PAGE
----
With repeat offenders, the issue becomes more intense. They are not listening nor are they caring. This takes a different tactic. I would make the statement of I have explained before and you do not hear me. Do you need further explanation? For if you do not care about my feelings, then I have no further interest in a speaking with you. It would be fruitless. But still I would be saying this with tact. I don't, however, feel this scenario says they are mentally unhealthy. That seems subjective to me. If someone is unwilling to try and understand, they are selfish and do not wish to be bothered. Well then, why would I? But remember, sometimes we are beat down in our own personal lives so much that we tend to become thick skinned. Be aware of this and try to remember what empathy means.

To me a mentally unhealthy person falls more into the obsessive, abusive category. Then I believe commando tactics would be appropriate and no rules apply.

Last edited by Beth; April 16th, 2009 at 07:39 PM.
  #25  
Old April 16th, 2009, 07:14 PM
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Re: It's a no win

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Originally Posted by grubby View Post
I think that that is part of the problem here. I get the feeling, from her posts, that her DIL says and does hurtful things and continues to do so, while the OP never says anything in return and "takes it." This does nothing but build up resentment, anger and hurt feelings.

To the OP: How can your DIL change the situation if she does not know there is a problem. Present it to her in a kind way, not as critism. If you guys are as open and loving of a family as you state, this should happen naturally. Keeping all this hurt and anger in only destroys as relationship and never allows it to grow.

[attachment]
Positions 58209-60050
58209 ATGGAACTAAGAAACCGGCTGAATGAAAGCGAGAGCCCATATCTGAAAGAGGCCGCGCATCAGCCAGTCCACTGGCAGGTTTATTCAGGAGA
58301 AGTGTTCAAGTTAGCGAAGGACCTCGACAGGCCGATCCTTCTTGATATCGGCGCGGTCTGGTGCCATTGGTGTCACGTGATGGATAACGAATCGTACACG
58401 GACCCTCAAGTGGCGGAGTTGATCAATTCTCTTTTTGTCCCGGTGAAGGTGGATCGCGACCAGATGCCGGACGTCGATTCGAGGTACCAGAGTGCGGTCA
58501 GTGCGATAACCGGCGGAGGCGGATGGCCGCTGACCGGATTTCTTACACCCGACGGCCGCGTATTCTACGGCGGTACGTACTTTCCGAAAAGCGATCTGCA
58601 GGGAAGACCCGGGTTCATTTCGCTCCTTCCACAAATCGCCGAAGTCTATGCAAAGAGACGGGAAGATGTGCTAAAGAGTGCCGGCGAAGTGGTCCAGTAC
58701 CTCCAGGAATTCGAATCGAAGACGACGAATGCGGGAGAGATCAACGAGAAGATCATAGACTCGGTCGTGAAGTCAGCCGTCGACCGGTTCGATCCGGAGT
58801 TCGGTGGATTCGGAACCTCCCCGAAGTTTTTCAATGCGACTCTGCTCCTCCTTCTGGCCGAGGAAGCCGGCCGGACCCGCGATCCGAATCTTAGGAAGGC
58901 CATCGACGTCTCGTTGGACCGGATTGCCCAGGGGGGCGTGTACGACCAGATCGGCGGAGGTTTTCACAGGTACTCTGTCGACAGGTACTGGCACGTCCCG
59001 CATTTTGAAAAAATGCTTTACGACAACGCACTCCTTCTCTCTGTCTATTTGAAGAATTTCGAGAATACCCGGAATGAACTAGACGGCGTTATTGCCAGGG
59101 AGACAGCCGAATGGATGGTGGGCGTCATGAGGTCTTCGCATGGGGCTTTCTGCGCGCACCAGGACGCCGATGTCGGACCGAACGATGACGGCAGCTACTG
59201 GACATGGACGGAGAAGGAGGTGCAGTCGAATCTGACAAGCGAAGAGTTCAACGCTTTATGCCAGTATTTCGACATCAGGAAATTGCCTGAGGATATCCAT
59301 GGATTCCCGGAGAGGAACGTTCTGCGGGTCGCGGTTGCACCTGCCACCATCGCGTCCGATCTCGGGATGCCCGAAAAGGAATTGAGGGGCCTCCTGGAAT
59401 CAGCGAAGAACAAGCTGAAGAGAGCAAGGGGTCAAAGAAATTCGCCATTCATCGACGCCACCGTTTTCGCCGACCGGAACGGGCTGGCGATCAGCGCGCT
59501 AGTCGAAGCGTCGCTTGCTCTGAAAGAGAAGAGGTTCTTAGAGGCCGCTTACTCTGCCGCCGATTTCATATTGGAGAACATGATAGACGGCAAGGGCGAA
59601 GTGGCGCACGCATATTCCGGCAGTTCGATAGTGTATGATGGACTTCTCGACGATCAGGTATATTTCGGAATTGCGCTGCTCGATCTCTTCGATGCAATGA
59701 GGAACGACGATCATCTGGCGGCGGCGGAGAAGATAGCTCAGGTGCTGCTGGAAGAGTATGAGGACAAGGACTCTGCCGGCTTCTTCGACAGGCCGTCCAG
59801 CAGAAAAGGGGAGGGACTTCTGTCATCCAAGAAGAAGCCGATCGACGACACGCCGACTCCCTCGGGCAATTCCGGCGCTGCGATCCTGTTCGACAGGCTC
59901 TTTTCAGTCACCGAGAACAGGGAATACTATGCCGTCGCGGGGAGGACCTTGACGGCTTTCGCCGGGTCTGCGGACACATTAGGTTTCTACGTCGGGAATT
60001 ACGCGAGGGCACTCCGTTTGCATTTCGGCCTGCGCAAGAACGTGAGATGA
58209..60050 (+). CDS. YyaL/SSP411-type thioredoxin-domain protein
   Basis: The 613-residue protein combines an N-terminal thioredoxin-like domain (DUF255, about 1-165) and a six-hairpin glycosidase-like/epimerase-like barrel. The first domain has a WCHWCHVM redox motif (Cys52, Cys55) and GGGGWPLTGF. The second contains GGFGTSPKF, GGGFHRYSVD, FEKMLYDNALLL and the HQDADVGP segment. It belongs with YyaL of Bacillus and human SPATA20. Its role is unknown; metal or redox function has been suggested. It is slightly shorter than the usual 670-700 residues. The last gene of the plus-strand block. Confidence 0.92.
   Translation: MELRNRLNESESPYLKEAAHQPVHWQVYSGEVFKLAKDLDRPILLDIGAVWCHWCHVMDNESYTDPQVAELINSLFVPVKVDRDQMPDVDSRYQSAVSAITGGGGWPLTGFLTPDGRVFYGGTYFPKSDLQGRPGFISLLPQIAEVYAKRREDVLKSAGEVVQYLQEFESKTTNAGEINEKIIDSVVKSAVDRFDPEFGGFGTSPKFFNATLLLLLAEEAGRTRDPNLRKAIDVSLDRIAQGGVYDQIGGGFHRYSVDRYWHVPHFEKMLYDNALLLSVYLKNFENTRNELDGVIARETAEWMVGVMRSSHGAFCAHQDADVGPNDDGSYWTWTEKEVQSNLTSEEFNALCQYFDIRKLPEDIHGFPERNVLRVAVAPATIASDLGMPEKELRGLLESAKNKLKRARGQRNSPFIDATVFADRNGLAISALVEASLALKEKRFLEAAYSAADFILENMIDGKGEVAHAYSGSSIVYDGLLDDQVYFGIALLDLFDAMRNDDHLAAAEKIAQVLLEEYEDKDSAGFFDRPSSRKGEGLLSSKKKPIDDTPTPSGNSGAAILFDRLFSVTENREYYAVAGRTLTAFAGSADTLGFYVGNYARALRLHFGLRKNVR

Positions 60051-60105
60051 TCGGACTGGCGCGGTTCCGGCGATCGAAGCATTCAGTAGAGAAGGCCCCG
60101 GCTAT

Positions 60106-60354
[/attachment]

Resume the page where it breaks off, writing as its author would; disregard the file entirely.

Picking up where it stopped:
I agree grubby. I wonder if those two have really tried to sit down and discuss things. Sometimes anger comes before understanding and gums everything up.
  #26  
Old April 17th, 2009, 04:55 AM
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Re: It's a no win

You hit the nail on the head, when family is offended no one responds, they just take it! Patterns are established, we are talking decades of behavior on both sides, she dishes it out, we all take it silently!
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Old April 17th, 2009, 07:23 AM
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Re: It's a no win

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Patterns are established, we are talking decades of behavior on both sides, she dishes it out, we all take it silently!
But you can only do something about the behavior on your side. You are not 'just taking it', you too are dishing out through the negative gossip about her and your criticism and disdain and other acts. Silent, passive-aggressive arrows cause just as much damage as overt ones.